Increase in fake news, sextortion in Philippines seen this year

March 28, 2019 - 1:23 PM
In this photo: Reuters videograb

Cases of fake news and sextortion will most likely increase in the Philippines this 2019 despite government measures to prevent them, according to a major cyber security firm.

Trend Micro, a global leader in cyber security solutions, released a report titled “Mapping the Future: Dealing with Pervasive and Persistent Threats” in December 2018 that focuses on possible techniques that cyber criminals can employ.

“Cyber criminals will continue to follow a winning formula—exploit existing flaws, social engineering and stolen credentials – to drive profits,” said Ian Felipe, country manager for Trend Micro Philippines.

Filipinos spend an average of three hours and 57 minutes following celebrities and looking at updates on social media sites Facebook, Twitter and Instagram, the firm said.

The report found Filipinos to be among the most vulnerable to sexual extortion or sextortion and the proliferation of false information online.

Fake news

Trends Micro cited a survey from Pulse Asia Research in 2018 stating that nine out of 10 Filipinos are aware of fake news.

The type of technology fake news propagators use, however, is more powerful and even efforts to disprove and counter their content will not be enough.

“The side of technology that allows fake news propagators to sway public sentiment and present itself as legitimate news has become even more powerful, which leads to governments expressing interest in regulating social media platforms,” Trend Micro said.

Since 2018, Facebook, Twitter and news organizations have been fighting this by fact-checking sketchy materials and purging sketchy pages on social media platforms.

In 2019, top universities and various news organizations collaborated to form the first cross-newsroom fact-checking initiative in the country called dedicated for the upcoming mid-term polls.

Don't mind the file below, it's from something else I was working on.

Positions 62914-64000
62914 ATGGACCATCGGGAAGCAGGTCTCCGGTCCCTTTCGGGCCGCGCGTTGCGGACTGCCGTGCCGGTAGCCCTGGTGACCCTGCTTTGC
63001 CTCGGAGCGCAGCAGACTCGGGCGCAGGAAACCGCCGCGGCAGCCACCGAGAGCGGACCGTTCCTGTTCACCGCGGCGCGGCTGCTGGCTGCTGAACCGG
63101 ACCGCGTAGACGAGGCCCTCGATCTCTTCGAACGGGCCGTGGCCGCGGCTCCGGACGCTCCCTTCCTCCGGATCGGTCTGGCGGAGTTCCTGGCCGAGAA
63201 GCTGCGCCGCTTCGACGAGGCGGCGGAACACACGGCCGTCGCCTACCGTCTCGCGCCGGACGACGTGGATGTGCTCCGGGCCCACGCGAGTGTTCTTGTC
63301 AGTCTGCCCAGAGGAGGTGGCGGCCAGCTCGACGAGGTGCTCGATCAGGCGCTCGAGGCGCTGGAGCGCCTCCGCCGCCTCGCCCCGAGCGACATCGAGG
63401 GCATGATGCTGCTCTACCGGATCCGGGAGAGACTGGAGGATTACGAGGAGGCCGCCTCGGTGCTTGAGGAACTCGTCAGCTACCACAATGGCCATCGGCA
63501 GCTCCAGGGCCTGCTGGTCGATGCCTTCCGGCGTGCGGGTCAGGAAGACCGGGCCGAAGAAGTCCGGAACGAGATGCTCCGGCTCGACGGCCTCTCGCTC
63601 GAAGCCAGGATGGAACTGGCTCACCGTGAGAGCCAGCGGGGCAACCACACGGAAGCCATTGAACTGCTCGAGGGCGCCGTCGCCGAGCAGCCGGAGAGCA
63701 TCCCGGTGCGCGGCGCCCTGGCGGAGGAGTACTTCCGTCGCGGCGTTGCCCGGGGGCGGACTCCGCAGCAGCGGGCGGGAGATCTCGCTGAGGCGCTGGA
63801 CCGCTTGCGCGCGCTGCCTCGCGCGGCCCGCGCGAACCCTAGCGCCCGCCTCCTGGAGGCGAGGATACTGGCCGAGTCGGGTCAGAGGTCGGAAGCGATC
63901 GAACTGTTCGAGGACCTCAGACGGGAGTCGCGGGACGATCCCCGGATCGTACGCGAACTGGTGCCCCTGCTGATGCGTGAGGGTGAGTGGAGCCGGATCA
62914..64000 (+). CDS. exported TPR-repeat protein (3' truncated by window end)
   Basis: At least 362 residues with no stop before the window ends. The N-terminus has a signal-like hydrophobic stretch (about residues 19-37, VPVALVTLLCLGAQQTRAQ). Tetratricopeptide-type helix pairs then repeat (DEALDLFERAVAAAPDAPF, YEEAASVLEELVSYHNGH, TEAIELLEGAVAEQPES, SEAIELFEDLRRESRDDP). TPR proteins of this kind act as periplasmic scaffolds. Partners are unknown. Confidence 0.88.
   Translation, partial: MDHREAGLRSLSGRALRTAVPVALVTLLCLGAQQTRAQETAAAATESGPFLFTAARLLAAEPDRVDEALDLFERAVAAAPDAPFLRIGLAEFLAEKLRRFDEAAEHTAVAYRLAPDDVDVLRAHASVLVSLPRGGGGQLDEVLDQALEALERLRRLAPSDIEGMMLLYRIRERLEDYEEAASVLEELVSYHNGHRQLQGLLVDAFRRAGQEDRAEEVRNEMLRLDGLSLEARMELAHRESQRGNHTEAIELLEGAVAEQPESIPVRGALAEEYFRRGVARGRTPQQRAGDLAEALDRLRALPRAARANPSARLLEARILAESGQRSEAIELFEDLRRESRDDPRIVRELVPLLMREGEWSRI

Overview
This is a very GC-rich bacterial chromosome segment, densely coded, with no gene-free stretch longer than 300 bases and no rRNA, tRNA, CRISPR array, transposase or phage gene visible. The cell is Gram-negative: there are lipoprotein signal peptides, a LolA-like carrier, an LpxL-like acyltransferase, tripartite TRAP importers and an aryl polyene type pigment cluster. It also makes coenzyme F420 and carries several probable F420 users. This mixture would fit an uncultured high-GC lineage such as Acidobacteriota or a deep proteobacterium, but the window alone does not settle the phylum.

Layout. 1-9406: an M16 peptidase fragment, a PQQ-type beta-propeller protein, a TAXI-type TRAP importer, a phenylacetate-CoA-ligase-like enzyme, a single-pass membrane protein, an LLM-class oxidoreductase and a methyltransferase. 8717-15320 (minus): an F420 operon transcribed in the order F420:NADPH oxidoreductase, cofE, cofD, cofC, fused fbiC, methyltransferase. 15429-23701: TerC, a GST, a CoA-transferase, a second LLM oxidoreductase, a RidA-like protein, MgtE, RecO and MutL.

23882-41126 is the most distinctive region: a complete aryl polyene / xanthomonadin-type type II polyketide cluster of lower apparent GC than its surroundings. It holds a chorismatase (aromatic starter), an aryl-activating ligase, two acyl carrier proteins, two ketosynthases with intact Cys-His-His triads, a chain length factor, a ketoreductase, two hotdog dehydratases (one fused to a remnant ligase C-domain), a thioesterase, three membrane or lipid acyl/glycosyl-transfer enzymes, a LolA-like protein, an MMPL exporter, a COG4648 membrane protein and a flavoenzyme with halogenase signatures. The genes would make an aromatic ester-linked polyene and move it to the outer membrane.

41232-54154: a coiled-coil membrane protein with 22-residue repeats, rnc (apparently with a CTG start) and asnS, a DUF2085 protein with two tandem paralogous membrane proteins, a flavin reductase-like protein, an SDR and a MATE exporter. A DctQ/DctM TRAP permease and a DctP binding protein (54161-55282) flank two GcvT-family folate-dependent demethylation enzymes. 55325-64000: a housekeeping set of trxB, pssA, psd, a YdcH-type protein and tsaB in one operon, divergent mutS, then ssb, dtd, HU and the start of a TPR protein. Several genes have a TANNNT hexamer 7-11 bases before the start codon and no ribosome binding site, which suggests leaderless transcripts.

Trend Micro mentioned House Bill 5021 or the proposed Social Media Regulation Act of 2017 filed by former House Representative Pantaleon Alvarez as among the measures the government made to reduce fake news.

However, this is still insufficient given the “deluge” of cyber propaganda expected to increase this year coinciding with the campaign season leading to the May midterm elections.

“This proves to be alarming as the same survey showed that half of Filipinos who use the internet for social media have changed their views on government and politics based on what they see online,” the firm said.


Trend Micro also saw the Philippines as “one of the biggest breeding ground” for online extortion through sexual favors this year.

“Even if there is no guarantee that a blackmailer will come through, the highly personal nature of this kind of attacks will make the victim seriously consider fulfilling the attacker’s demands, whether that means money or sexual favors. As sextortion, in particular, becomes more widespread, this kind of attacks will affect, and perhaps even claim, more lives in 2019,” the firm said.

The Philippine National Police Anti-Cybercrime Group or PNP-ACG, along with Interpol, agencies have sought to tear down the large criminal network of sexual blackmail.

Blackmail money normally ranges from $500 to $15,000.

Members of the unit, however, admit in reports that the country is still poorly equipped in fighting all forms of cyber crime including sextortion.

Other predictions

The firm also forecasts that social media accounts of celebrities and personalities on YouTube, Instagram and Twitter to be compromised by phishing attacks.

Merriam-Webster defined “phishing” as a scam wherein the user is duped into revealing personal or confidential information to the perpetrator who may use it for illicit purposes.

“These will shine a light on account security in mainstream media, but not before millions of users following these accounts has been affected by whatever payload the attackers have in store for them,” Trend Micro noted.

Cyber criminals or attackers are also expected to use emerging technologies such as artificial intelligence to target top-level business executives.

“They can use AI to determine when and where corporate executives are expected to be in the future, such as the hotels their companies typically book them in, the restaurants they pick for meetings, and other preferences that can help narrow down their next likely locations,” the agency said.

Furthermore, the Philippines will also be affected with issues related to cloud adoption technology given that the country is among those lagging in cloud infrastructure, according to data from the Cloud Readiness Indez 2018.

“Vulnerabilities found in cloud infrastructure, such as containers, and weak cloud security measures will allow greater exploitation of accounts for cryptocurrency mining, leading to more damaging breaches due to misconfigured systems,” Trend Micro said.